Ship Graveyard Simulator 2 Lives!

It returns! Ship Graveyard Simulator 2 is now available on PC: Faster, stronger, better, shippier!

Don’t get Ship Graveyard Simulator 2 if you value your time. My first attempt took me about 4-6 hours, and in that time, I didn’t even finish a contract. Why was that exactly? Pig-headedness, inexperience, and chill vibes. Make sense? Didn’t think so, but let’s at least try and decipher this somewhat in a review.

From Games Incubator and PlayWay once again, it’s very much a rinse and repeat of the first game, only the UI has been tidied up, and the visuals are waaaaay better. That could be due to my recent purchase of a Ryzen 9 laptop, but that aside, it’s a vast improvement. I mean, how exciting could a ship graveyard be?

With a backdrop of ship carcasses that could be an alternate reality version of Nassau, Ship Graveyard Simulator 2 feels like an open world, but there’s never The Truman Show itch to go past the derelict sheds, recycle centre, or of course, your ship set for scrapping. That’s a testament to an addictive style of play: you’re so focussed on salvaging parts you might not give a toss about the outside world, like me and the reason for clocking up so much playtime.

Ship Graveyard Simulator 2 Review - Hammer time
Hammer time. Source: Steam

Ship Graveyard Simulator 2 Review

There’s zero faffing about in terms of a story, which is refreshing in modern simulators. An optional tutorial is available from the start and is essential, as the bulk of the tools are unlocked from the get-go. The task is to strip a ship, flog the parts for profit, and then move on. 

Your trusty laptop will be the hub to the outside world, where you can take on new contracts, one ship at a time. Locals will request an inventory of parts, and should you locate and sell to them, they’ll give you a good amount of cash for it. Everything else can be taken, recycled, and sold to the local merchant for a pittance.

The exchange system in Ship Graveyard Simulator 2 can be somewhat unfair considering the amount of hard work you put in, but the core gameplay makes it fun/a chill experience. Other than making a living, money earned from the scrap can be exchanged for blueprints to improve your tools, thus, workflow. Once you source the required scrap, you can upgrade your abilities and speed things up.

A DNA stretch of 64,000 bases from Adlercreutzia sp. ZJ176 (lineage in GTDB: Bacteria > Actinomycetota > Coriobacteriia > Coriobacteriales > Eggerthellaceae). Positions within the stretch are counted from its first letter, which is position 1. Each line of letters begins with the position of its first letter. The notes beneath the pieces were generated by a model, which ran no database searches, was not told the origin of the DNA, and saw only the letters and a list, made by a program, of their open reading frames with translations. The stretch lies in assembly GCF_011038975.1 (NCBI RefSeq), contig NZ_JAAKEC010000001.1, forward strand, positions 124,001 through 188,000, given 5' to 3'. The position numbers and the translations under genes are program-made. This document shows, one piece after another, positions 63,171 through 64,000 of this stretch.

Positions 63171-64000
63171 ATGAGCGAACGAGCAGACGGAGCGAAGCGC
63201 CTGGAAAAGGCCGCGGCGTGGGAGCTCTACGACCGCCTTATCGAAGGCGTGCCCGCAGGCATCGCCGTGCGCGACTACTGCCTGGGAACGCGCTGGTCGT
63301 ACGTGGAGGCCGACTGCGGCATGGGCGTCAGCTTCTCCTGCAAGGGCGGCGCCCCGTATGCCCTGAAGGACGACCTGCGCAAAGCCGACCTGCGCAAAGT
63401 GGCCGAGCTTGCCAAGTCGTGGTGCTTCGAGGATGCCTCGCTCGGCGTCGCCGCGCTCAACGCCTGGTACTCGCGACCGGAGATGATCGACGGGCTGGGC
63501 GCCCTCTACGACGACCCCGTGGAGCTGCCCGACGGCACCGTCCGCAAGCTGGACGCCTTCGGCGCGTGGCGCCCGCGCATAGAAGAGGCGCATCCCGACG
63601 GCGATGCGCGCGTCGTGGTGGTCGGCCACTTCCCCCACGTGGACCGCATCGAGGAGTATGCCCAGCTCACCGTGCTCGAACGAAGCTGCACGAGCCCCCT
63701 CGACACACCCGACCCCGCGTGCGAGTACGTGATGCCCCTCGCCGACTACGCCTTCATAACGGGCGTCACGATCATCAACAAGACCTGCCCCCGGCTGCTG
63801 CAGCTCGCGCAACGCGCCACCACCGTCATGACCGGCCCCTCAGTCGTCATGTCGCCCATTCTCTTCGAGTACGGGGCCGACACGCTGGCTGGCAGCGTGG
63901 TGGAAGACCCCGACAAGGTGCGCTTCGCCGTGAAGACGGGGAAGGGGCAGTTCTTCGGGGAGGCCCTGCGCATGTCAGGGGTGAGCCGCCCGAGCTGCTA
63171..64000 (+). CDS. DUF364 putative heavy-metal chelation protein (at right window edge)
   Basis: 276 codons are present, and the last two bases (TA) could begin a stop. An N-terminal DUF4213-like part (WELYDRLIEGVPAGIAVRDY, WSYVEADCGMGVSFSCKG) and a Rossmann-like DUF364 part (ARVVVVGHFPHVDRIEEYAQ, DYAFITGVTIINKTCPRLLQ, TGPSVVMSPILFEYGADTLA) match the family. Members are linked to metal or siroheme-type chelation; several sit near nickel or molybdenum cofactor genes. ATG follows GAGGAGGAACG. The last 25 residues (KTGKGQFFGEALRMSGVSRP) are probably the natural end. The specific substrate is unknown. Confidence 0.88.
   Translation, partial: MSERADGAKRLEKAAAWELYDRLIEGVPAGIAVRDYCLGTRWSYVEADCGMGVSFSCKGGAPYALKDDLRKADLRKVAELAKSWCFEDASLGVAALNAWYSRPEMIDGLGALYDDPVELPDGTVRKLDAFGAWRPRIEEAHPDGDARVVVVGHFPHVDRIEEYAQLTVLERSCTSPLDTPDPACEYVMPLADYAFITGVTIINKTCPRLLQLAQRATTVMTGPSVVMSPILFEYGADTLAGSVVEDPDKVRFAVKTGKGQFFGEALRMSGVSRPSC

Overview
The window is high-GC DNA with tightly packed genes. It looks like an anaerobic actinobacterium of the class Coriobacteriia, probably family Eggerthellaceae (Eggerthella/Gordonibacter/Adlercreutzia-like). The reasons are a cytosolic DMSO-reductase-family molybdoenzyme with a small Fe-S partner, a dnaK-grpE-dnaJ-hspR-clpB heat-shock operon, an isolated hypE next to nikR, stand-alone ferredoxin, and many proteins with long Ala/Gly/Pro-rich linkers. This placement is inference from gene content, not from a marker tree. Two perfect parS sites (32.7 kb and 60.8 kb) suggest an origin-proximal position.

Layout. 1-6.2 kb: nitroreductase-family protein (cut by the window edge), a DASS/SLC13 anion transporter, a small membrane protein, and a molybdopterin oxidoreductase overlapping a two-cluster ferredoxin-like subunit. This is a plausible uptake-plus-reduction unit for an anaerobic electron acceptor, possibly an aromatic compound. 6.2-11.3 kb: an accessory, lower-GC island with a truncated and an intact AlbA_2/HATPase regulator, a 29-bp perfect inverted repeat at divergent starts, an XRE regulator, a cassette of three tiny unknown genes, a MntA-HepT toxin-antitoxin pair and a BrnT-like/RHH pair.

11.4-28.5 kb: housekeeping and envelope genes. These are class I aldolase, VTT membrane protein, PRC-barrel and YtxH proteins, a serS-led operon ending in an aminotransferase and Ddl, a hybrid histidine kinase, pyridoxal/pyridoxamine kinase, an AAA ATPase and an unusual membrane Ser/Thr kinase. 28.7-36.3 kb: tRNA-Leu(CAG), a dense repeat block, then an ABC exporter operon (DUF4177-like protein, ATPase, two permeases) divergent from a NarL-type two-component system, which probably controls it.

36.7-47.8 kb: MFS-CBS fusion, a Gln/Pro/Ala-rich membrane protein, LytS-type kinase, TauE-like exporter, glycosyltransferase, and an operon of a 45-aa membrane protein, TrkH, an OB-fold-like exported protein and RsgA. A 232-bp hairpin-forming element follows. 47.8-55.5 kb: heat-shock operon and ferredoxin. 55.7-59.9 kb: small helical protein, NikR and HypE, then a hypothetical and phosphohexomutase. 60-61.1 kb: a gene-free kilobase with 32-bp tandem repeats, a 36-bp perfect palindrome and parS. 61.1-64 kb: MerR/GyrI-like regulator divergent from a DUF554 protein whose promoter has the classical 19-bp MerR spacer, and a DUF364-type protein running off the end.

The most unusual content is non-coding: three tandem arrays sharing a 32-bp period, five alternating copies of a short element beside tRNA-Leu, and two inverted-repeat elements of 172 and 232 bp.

Ship Graveyard Simulator 2 Review - Holy ship
Holy ship! Source: Steam

Jack Of All Trades

Our tool line-up consists of the following: your hands, a sledgehammer, saw, blowtorch thingy, explosives, a rope, and radio backup. Your hands will pick everything up and launch into the back of your truck with insane accuracy, allowing you to transport it back to the recycling plant to sort and sell. You are limited to how much you can carry, but this can be upgraded like all the other tools.

A sledgehammer knocks out connectors that appear like rivets, or you can ‘bonk’, yes, bonk items so they fall apart. The saw cuts through metal, easily breaking structures, the blowtorch heats the hardier metal, and the explosives are the equivalent of dynamite fishing. 

One of the significant changes to the style of play is the addition of the radio command. Pending you detach the heavier machinery, and it’s accessible, you can call in a crane that will lift items out and store them at your warehouse. Ship Graveyard Simulator 2 also introduces a rope that handles like a wet noodle. Then, point at an inaccessible area above to climb up, and nothing happens. Yeah, not a fan.


Ship Graveyard Simulator 2 is pretty much the same concept as the first, but it steps up regarding the addictive element, presentation, and ease of use. There were a few glitches along the way, but for the most part, it was immersive, repetitive, and enjoyable. Just make sure you have the time to play it.